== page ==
Doolittle Hall


Doolittle Hall, headquarters of the Association of Graduates (AOG) and alumni house of the United States Air Force Academy (USAFA). Founded in 1965 and incorporated in 1968 as an independent, nonprofit organization, the AOG is dedicated to serving the USAFA graduate community, supporting the Academy and its cadets, and promoting the heritage of this venerable institution. The AOG is not a government agency, nor is Doolittle Hall a federal building. However, the AOG does maintain a very close, mutually beneficial working relationship with the Academy. Doolittle Hall is also home to the offices of the Falcon Foundation and USAFA Endowment.

History of Doolittle Hall

Named for renowned Gen. James “Jimmie” Doolittle, Doolittle Hall is nestled in the foothills of the Rocky Mountains and situated on 24 acres of property that the AOG has leased from the Air Force. Constructed by the AOG in 1992, Doolittle Hall is the first building on the Academy grounds built solely with private donations.

Doolittle Hall’s namesake, Gen. Jimmie Doolittle, is revered for his bravery in leading an audacious B-25 raid on Tokyo just four months after the Japanese attack on Pearl Harbor. You can learn more about this daring mission by visiting the Doolittle Raiders display on the second floor of the building.

Gen. Doolittle was selected as the building’s namesake due in part to the youth of the Academy at the time of the building’s completion. With only 33 graduated classes, there were few graduates of sufficient stature to have a building named in their honor. Gen. Doolittle was an ideal choice to fulfill this purpose. Beyond his distinguished military leadership and wartime heroism, Doolittle was a true renaissance man of aviation. During his life, he spent time as an aeronautical engineer and scientist, daredevil air racing pilot, and presidential advisor.



Doolittle Hall is home to the AOG, the Falcon Foundation and the USAFA Endowment offices. When events are not taking place in the assembly area or the atrium, we invite you to take a tour of the facility. Enjoy the breathtaking views of the Rocky Mountains and browse our collection of Academy historical pieces.

First Floor


 Entryway/AOG Gift Shop. You can access the AOG Gift Shop from the entryway of the building. If you are an AOG or True Blue member, remember to ask for your 15% discount on purchases!

(2) Ballroom/Assembly Area. Also located on the first floor, to the left of the entry, is the ballroom/assembly area. The assembly area is used for AOG functions, as well as cadet and Academy events. It can also be rented for weddings, promotion and retirement ceremonies, meetings and other functions. Rental is available to graduates, Academy personnel and the general public. Check the front desk for event brochures and rental details.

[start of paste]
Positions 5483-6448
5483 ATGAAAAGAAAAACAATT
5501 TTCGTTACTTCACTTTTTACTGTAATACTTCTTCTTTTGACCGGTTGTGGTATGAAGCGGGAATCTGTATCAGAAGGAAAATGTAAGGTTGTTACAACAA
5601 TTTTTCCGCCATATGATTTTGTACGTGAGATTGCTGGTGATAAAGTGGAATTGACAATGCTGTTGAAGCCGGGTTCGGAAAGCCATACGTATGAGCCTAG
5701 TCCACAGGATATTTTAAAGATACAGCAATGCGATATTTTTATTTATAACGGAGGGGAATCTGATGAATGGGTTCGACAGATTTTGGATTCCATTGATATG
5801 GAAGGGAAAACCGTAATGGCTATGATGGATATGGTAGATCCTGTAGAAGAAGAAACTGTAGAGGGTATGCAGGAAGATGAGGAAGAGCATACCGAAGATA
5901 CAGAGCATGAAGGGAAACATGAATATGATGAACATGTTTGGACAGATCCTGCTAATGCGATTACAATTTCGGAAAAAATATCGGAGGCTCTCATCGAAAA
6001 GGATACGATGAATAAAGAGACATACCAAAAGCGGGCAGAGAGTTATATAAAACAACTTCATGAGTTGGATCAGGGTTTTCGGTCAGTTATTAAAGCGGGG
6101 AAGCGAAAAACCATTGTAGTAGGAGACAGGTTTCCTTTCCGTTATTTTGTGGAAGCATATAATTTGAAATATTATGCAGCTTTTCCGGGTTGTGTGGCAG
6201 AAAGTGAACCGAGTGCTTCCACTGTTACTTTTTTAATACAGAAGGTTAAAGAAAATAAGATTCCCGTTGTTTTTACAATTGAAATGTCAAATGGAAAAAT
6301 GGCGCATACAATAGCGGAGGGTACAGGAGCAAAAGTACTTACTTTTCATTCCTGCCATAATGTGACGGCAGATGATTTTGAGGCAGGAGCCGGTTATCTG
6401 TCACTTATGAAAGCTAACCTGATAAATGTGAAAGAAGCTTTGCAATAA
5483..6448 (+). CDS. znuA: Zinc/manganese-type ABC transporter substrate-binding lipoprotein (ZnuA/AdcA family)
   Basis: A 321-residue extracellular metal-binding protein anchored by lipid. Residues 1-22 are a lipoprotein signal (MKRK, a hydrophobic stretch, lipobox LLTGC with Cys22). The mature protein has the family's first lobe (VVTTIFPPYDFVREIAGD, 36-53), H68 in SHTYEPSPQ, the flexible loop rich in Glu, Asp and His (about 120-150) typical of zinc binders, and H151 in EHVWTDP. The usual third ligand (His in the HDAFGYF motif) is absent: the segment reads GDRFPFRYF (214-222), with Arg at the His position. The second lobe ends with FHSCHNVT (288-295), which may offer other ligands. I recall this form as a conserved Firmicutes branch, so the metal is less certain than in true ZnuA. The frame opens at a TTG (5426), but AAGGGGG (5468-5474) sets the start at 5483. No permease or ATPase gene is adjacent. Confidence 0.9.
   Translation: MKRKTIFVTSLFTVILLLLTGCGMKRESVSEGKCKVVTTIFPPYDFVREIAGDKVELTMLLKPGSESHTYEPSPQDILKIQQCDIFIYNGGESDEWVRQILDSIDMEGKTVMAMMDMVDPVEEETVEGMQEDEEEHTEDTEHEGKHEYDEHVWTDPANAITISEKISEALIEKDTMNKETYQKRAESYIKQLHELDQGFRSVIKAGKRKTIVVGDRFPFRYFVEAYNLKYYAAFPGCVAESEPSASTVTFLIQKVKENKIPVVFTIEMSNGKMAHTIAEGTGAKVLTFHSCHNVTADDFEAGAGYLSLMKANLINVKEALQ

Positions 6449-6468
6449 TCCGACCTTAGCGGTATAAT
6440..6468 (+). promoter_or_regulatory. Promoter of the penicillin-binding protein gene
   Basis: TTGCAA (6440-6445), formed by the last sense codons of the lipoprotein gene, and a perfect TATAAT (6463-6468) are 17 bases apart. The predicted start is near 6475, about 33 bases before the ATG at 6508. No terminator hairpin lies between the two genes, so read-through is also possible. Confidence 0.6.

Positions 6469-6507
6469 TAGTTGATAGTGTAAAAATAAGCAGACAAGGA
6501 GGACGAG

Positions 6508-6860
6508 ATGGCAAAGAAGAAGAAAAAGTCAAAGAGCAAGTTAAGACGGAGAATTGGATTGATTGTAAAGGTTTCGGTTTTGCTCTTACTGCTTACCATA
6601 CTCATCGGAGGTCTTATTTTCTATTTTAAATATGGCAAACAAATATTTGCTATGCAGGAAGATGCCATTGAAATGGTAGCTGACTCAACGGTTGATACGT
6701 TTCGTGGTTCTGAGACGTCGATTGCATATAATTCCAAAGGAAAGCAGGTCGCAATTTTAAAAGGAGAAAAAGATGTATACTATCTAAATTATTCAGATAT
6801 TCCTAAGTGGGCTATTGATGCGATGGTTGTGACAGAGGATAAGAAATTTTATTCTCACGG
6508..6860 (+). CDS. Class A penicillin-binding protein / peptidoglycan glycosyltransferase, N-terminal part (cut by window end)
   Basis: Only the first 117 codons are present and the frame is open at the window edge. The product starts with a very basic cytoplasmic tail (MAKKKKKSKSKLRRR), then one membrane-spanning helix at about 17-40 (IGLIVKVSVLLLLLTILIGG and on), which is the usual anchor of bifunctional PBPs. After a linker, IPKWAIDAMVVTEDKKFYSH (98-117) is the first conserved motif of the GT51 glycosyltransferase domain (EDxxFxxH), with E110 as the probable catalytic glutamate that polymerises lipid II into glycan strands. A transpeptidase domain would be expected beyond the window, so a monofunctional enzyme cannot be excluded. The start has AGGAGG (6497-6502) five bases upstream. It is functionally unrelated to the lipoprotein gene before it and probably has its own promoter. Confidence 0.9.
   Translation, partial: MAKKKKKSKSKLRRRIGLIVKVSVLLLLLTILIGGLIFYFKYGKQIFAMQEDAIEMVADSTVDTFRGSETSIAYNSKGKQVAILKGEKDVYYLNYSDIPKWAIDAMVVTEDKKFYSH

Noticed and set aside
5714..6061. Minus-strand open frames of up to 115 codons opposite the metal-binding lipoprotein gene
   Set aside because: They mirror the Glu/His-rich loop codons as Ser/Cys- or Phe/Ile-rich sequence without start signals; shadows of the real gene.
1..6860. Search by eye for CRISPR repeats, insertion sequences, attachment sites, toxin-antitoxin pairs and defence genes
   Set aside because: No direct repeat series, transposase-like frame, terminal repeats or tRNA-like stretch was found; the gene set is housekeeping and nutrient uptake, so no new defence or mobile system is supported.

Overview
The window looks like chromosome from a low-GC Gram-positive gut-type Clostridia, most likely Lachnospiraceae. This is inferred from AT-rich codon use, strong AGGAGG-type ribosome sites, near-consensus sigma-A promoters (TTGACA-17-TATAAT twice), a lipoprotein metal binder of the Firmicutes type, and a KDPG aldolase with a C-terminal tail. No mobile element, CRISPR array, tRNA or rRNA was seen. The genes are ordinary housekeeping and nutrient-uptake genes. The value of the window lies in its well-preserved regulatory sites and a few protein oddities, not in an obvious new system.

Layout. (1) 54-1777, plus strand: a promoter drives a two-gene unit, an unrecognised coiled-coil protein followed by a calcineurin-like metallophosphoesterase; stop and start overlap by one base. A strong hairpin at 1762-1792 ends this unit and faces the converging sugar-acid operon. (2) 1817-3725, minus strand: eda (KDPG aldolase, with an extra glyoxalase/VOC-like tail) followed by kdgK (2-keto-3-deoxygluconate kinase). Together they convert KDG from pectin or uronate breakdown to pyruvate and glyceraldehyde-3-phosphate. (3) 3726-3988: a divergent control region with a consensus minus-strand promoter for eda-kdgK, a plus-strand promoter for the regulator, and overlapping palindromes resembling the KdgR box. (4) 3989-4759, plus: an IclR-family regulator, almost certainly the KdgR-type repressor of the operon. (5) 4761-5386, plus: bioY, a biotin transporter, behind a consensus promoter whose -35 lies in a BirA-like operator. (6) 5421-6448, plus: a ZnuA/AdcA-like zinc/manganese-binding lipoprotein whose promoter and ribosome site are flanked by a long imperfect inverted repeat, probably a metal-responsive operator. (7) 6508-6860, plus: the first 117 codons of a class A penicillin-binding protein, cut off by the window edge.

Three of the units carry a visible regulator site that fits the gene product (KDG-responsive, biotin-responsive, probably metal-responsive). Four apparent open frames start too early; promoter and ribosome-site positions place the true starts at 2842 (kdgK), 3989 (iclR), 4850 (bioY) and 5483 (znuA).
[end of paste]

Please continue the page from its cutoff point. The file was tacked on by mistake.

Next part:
(3) Memorial Window Etchings. Etched on windows canvassing the east and west walls of the assembly area are the names of the Air Training Officers (ATOs) who were the surrogate upper-class for the inaugural Class of 1959. Also on the glass of the east wall, you can observe the etched window dedicated to the female ATOs who trained the first women admitted to the Academy, members of the Classes of 1980 and 1981.


(4) Library Lounge. North of the assembly area, through the doors on either side, is the library lounge. If the area is not being used for an event, we invite you to browse the memorabilia and books available in our collection, as well as our POW bracelet display.

Second Floor

You can access the second floor of the building via the elevator in the entryway or the two stairways in the assembly area. Once upstairs you can view the following attractions:


(1) Class Rings: a collection of rings worn by Academy graduates.

(2) Doolittle Raiders Display: a colorful exhibit that spans the north wall on the second floor. It provides a timeline of events that led up to Doolittle’s Raid. A comfortable seating area and research materials about Doolittle’s life are available to the public.

(3) Painting of the cadet area by artist Stan Stokes.

(4) Sabre Society donor recognition display.


(5) Association of Graduates Long Blue Line Exhibit: honors notable graduates, each of whom have excelled in one of seven categories and stand as examples of excellence for the Cadet Wing, graduate community and nation.


(6) Distinguished Graduate Display: honors the select group of graduates who have been bestowed with this prestigious honor which is awarded annually at the institution’s Founders Day Dinner.




Located in the traffic circle in front of the building is the white marble statue of Pegasus, the flying horse of Greek mythology. In 1959 this 8-½ ton statue was gifted to the Academy from the Italian government in commemoration of the institution’s inception. Pegasus was located on the north patio of Arnold Hall for 35 years. It was relocated to its present site at Doolittle Hall in 1994.